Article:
California Supreme Court’s decision on old foreclosure may cost future borrowers

Oh what a stupid threat. Technical error? Is that like ministerial clean up? Get a grip dude, the only reason loans were not timely assigned is because they are merely pledged “nemo dat” to the trust until default. Meanwhile, the big boys are using the collateral in rehypothecation deals to beef up their miserable bottom lines. It ain’t no “technicality” – just like these aren’t traditional mortgage loans. These are securities transactions from the onset with no disclosure to the homeowner.

Justice League

SAN FRANCISCO — The cost to obtain a home loan may go up due to a recent California Supreme Court decision that paves the way for homeowners in default to challenge the validity of their foreclosure, according to a financial industry attorney specializing in lending disputes and real estate.

The California Supreme Court ruled earlier this year in Yvanova v. New Century Mortgage Corporation that “a home loan borrower has standing to claim a non-judicial foreclosure was wrongful” if the foreclosing party does not have the authority to order a trustee‘s sale.

In 2006, New Century granted Tsvetana Yvanova a $483,000 mortgage. The lender went bankrupt the following year. New Century is said to have pooled, securitized and transferred Yvanova’s mortgage to trustee Western Progressive in 2011. Yvanova subsequently defaulted on her loan, and Western Progressive auctioned her home in 2012.

Yvanova’s lawsuit argues the foreclosure was illegal and void…

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2 thoughts on “California Supreme Court’s decision on old foreclosure may cost future borrowers

  1. The California Supreme Court has absolutely no respect for the public interest of being able to track back owners and lienholders in order to present a ‘clear title’ to a subsequent leaseholder to property.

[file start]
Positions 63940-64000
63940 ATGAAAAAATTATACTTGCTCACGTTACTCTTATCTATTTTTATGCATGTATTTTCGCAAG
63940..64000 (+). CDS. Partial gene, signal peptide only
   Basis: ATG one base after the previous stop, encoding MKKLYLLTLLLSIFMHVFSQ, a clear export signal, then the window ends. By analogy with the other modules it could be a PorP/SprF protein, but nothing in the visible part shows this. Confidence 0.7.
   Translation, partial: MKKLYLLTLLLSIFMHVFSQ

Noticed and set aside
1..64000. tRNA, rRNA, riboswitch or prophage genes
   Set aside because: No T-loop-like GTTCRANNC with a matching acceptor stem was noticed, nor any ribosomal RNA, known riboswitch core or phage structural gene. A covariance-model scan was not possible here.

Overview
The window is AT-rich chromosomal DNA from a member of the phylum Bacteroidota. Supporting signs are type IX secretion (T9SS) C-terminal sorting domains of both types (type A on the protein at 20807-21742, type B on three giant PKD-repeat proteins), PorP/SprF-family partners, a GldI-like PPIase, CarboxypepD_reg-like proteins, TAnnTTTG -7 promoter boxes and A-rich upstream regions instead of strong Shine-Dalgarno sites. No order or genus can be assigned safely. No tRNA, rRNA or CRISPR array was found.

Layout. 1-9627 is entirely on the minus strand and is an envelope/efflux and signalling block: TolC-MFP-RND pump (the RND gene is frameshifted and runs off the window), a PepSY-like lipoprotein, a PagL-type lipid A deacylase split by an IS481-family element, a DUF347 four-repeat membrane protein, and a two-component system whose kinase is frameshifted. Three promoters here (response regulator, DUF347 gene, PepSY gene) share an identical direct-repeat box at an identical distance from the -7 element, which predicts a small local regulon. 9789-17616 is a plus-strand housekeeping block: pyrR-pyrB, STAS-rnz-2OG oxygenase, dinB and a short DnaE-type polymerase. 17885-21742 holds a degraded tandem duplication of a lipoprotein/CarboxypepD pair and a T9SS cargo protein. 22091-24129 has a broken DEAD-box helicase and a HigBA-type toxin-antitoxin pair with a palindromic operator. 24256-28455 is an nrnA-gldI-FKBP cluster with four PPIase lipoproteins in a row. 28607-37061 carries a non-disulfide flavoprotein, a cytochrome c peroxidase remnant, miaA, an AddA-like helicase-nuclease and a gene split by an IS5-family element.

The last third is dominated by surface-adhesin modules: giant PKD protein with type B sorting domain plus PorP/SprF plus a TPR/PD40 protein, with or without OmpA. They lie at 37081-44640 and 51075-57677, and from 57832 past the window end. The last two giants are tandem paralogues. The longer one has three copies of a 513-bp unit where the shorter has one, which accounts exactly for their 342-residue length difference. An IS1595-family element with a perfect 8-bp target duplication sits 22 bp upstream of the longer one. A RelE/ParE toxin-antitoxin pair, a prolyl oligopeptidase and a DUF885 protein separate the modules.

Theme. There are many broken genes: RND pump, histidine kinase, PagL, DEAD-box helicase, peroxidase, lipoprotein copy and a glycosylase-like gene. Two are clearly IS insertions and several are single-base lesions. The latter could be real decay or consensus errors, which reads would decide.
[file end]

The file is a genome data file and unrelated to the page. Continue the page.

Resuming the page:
To that end they support case law ruling that deed of trust loans don’t require that the lenders record their interest in the property title when that interest is sold to another party. This denies the ability to the purchaser to honor their promise to protect that clear title so a clear title can be delivered to the successor of the property leasehold by succession or sale.
    Furthermore, the ‘technical’ error is a problem because it doesn’t answer the question, ‘well if the transfer to a trust wasn’t completed, then who holds the deed of trust interest that clouds the title?’. You would think someone intelligent enough to become a judge would raise such a question, but then, if 9% of your retirement is based on the banks’ ability to cloud titles in California, silence from the judiciary is golden.
    And finally, the judiciary is using the power to delegate which appellate cases may be referenced by others to cover up their undue influence in supporting clouded titles in California. For example, in Kalicki v. JP Morgan, the lower court found that JP Morgan forged a document, recorded it, and presented it as a fraud upon the court; all of which are violations of state law amounting to felonies. The appellate court agreed with the lower court about the criminal activity of JP Morgan, but then deemed the case ‘unpublished’ to prevent other cases from referencing the felonies of Kalicki, because more than a single occurrence of ‘bad behavior’ defines criminal activity instead of merely an instance of ‘bad judgment’.
    Curiously enough, in Florida, home of the ‘swamp land deals’, the judiciary is recognizing its mistake and reversing it attitude toward the Wall Street banks in their foreclosing activity that leaves property titles clouded. But then, Florida doesn’t share the California political environment that grants Los Angeles judges extra pay and goes so far as to make their extra pay retroactively legal, in order not to contradict the language of the California state Constitution.

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